Wednesday, April 29, 2015

More of the Same from Big Government

This morning the Commerce Department reported that the US economy grew at 0.2 percent in the first quarter of 2015.  Given the way this data is collected, it is a reasonable possibility that the US economy actually contracted.

Wall Street focuses on the reaction of the Fed, as if that matters. What matters is that government policy is strangling the economy with excessive regulation and taxation. Until bad government policy is ended and reversed, don't expect the mighty American economic engine of the past to re-emerge.

Meanwhile, the SEC is putting forward more "kill the Golden Goose" rules that will strangle the public stock market as well. Too bad for the little guy.  Stocks have, historically, been great for the little guy.  But, policy makers can't be happy about that and, egged on by Elizabeth Warren and Barrack Obama, are determined to snuff out the prospects of the average American.

The inequality debate is nothing more than the first salvo in a drive to turn the average American into a modern day serf, as the liberal elite fly around in their private jets and move from one gathering of the faithful to the next in their chauffered limousines. It's no wonder they have no knowledge or interest in the average American -- when do they ever encounter an average American (unless it's through encounters with their pilots, chauffeurs, cooks, or gardeners)?

What's Wrong in Baltimore

What's wrong in Baltimore is the same thing that is wrong with almost every large American city -- an overbearing government.  The poor need education and economic opportunity and less regulation and less government.

Most young people in Baltimore could begin to get a leg up economically if minimum wage laws were abolished and if racial discrimination laws (and drug laws) were eliminated.  Businesses could then provide the training that schools can't do without fear of frivolous lawsuits. 

Working for less than the minimum wage in order to learn a skill was once the leg up in America, but no longer.  Since the advent of minimum wage legislation, poor people, unable to get training in the school system, no longer have a pathway to skills through employment.  They effectively have no hope and no upside.  This doesn't bother the affluent left who push minimum wages ever higher, since the affluent left is financially able to attend elite schools that provide them with a ticket to prosperity.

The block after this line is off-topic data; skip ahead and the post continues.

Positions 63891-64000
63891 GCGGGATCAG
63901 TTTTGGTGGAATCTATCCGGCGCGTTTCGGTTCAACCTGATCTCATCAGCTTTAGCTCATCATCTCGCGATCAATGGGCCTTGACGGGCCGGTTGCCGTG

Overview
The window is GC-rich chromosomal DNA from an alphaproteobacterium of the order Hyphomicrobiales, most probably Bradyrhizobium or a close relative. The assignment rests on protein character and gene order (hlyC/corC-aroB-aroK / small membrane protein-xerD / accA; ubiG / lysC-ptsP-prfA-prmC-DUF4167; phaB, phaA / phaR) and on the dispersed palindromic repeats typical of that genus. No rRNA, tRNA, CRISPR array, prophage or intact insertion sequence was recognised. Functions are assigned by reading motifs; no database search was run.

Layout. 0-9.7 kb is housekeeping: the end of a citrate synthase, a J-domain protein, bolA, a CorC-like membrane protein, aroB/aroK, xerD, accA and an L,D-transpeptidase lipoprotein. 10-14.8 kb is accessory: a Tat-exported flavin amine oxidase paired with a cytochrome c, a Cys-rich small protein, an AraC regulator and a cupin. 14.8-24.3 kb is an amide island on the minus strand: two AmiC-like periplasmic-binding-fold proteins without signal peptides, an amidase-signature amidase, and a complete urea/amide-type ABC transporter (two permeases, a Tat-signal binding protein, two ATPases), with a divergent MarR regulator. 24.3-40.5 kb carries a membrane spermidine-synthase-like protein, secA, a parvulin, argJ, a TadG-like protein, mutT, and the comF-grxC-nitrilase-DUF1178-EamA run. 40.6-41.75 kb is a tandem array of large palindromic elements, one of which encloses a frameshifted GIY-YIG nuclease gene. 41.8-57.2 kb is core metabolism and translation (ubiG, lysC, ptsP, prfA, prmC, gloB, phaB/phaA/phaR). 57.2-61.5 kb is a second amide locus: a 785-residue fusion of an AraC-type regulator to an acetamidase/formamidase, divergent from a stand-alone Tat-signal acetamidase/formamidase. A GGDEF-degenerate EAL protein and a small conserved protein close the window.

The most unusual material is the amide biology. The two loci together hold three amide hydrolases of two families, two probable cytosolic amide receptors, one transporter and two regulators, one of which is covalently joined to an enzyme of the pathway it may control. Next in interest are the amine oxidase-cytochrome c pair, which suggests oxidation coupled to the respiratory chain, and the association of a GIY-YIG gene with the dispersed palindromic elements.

The public schools in Baltimore and throughout most of America are run mainly for the benefit of the employees.  Short shrift is given to the needs of the young people who find themselves in these, mostly dysfunctional institutions.  Free market solutions are available for fixing the problem of low income education, but monopolies (labor unions and politicians) oppose anything that could help the poor achieve the educational attainment necessary for a reasonable chance to pull themselves out of the economic lowlands.

So as long as "government knows all,"  the poor have no real future in Baltimore or any other major American city.  Sooner or later explosions such as happened in Baltimore this week are a predictable outcome.

Tuesday, April 28, 2015

The Problem of Higher Education Financing

Higher education in the United States faces a crisis of its own making.  Historically, higher education was mostly financed by taxpayers because such education was considered a "public good." The idea is similar to that behind public elementary education-- we are all better off if everyone is literate. We receive "externalities," benefits conferred upon us through no effort of our own.  But, this seems completely ridiculous in the context of modern higher education in the US.

How does the average citizen benefit from fancy swimming pools, absurdly elaborate dormitory rooms and incredibly modern and comfortable classrooms, that they can never use.  Aren't students themselves, as opposed to the community at large, the main beneficiaries of the modern Club-Med form of higher education?

The huge influx of money into the elite colleges in the last two decades was more than these schools could reasonably find ways to spend -- so the schools invented new needs.  The proliferation of centers, mostly political in nature, and the almost unbelievable expansion of administration bureaucracy, unrelated to the education mission has ballooned costs.  Education, as normally defined, actually costs less, much less, in real terms today than it did two decades ago.  In fact, with the expansion of the internet, much of real education is today completely free.

Meanwhile, as a perusal of any college newspaper will show, many students have turned away from education in the pursuit of various political agendae.  Many students portray themselves as "victims" of a system that provides them all of these luxuries at a subsidized cost.  Indeed, they think the average taxpayer, whose children don't attend these luxurious campuses, should foot the bill for the mostly one-percenters who, today, make up the bulk of the student body at most elite colleges.

This is the ultimate in "reverse Robin Hood" as wealthy college students demand that average taxpayers foot the bill for their luxurious lifestyle.

There is absolutely no reason for higher education to be a Club-Med experience.  Higher education should be about education.  If that were the case, it would cost next to nothing.

Wednesday, April 22, 2015

Return of the Luddites

Today's article in the business section of the NY Times by economist Eduardo Porter shows that some bad ideas never really fade away.